Sedlacek was born in Breslau, Poland in 1891 and in 1897 his family moved to the Austrian city of Linz. He first studied architecture before going on to study chemistry in Vienna. Throughout his life, although his studies may have varied, he continued his passion and talent for painting and drawing before co-founding an artist association in Linz.

His studies came to an halt at the break of WWI when he was called to a duty of service. On his return in 1921 he worked at Vienna's Technical Museum.

Sedlacek turned his concentration to oil painting and in 1927 he joined a group of artists includes sculptors, painters and architects who broke away from the Association of Austrian Artists. This revolutionary group was known as the Vienna Secession. The group was first formed in 1897 with Gustav Klimt as the first president. The ideology of the group was to create completely original art forms which were not constrained by the past.

Ship of fools, Sedlacek's Ship of Fools
Image via franzsedlacek.at

Although Sedlacek's work is hard to define, it can be categorised as part of the post-expressionist movement of New Objectivity, or Neue Sachlichkeit. Works like Sedlacek's from this category have a ethereal quality, and are somewhat nightmarish with strange figures and unsettling landscapes.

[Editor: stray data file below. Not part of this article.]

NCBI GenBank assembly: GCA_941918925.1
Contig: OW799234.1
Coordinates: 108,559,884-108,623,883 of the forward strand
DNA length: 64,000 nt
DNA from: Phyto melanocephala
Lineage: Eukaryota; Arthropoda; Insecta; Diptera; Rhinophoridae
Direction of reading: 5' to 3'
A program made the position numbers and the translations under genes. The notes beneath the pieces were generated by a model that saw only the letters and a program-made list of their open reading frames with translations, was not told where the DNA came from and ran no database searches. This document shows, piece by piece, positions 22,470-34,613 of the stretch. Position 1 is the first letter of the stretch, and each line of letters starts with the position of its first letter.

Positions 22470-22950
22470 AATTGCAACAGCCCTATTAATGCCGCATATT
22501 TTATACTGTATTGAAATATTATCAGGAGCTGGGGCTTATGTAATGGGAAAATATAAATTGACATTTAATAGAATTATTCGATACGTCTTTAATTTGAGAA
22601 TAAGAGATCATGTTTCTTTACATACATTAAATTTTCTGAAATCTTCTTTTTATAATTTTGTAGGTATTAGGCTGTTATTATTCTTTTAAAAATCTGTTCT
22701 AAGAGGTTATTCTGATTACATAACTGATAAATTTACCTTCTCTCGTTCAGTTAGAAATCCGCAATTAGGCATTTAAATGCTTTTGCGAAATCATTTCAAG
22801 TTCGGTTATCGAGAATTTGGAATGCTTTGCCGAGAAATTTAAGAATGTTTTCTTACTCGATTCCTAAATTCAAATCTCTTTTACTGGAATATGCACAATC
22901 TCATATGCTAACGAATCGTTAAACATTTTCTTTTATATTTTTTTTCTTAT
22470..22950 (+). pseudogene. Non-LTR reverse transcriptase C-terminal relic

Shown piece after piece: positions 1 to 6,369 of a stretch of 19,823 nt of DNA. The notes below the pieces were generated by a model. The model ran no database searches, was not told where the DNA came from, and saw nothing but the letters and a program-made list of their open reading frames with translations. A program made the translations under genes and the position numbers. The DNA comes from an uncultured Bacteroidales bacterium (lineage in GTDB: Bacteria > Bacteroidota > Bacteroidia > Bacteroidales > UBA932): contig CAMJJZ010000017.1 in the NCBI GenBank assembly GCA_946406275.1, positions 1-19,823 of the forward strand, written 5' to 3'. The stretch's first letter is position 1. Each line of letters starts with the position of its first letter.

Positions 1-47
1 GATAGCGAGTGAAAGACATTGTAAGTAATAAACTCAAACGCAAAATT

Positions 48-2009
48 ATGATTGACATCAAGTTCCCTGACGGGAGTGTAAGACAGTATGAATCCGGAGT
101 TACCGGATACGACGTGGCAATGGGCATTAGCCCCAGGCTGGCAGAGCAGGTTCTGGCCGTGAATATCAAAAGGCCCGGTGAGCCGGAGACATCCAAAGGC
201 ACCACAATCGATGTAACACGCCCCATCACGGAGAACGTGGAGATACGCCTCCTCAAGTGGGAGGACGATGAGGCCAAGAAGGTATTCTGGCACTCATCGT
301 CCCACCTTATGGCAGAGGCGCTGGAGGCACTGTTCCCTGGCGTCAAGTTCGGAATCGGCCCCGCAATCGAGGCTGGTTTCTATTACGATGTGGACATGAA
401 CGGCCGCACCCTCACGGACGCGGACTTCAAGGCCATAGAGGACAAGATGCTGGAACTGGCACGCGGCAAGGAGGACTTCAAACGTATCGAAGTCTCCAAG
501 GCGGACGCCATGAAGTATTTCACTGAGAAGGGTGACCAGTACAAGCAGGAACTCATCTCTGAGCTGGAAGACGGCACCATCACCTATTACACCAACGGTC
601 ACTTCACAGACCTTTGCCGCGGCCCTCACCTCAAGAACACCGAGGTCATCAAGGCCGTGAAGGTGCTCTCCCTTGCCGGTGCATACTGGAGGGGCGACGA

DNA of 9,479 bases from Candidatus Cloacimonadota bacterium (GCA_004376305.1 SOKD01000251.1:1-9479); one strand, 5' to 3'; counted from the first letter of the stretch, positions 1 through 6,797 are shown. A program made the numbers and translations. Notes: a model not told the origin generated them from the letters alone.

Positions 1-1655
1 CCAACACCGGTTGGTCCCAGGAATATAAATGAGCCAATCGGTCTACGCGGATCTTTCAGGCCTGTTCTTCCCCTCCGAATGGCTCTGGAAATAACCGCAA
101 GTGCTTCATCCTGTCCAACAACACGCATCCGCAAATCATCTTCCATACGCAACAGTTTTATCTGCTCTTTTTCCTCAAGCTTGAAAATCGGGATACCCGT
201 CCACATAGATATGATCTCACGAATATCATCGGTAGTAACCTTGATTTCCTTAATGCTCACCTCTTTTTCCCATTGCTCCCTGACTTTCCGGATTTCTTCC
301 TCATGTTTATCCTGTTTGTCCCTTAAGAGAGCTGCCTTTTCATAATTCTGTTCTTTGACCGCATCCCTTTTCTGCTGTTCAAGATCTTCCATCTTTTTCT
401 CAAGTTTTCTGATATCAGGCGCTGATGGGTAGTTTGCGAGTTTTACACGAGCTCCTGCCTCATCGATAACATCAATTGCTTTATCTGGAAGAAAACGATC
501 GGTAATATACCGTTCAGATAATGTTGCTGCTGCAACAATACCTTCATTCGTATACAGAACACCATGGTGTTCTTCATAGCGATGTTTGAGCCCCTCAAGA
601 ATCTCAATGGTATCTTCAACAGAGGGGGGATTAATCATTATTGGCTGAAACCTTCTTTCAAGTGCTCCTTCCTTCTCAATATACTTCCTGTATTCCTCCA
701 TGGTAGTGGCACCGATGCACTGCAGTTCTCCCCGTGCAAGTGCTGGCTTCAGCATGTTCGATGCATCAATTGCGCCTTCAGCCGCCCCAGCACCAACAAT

In 1939, Sedlacek was called up for military service in WWII, following a tour of duty in Norway and Russia, he was listed as missing in Poland in 1945.

0080 'Blüten und Insekten Nr. 3' by Franz Sedlacek

The piece on sale at Toovey's, entitled Blüten und Insekten Nr. 3, 1935 is an example of Sedlacek's exploration of fantastical flowers and insects.

Sedlacek-reverse-b Label with Vienna Secession's autumn exhibition

Sedlacek exhibited with the Secessionists and the reverse of the painting has a label indicating that the work was indeed shown at the Vienna Secession's autumn exhibition in 1935. The incredible artwork has an estimate of £50 000-80 000.

Check out Toovey's on Barnebys here.

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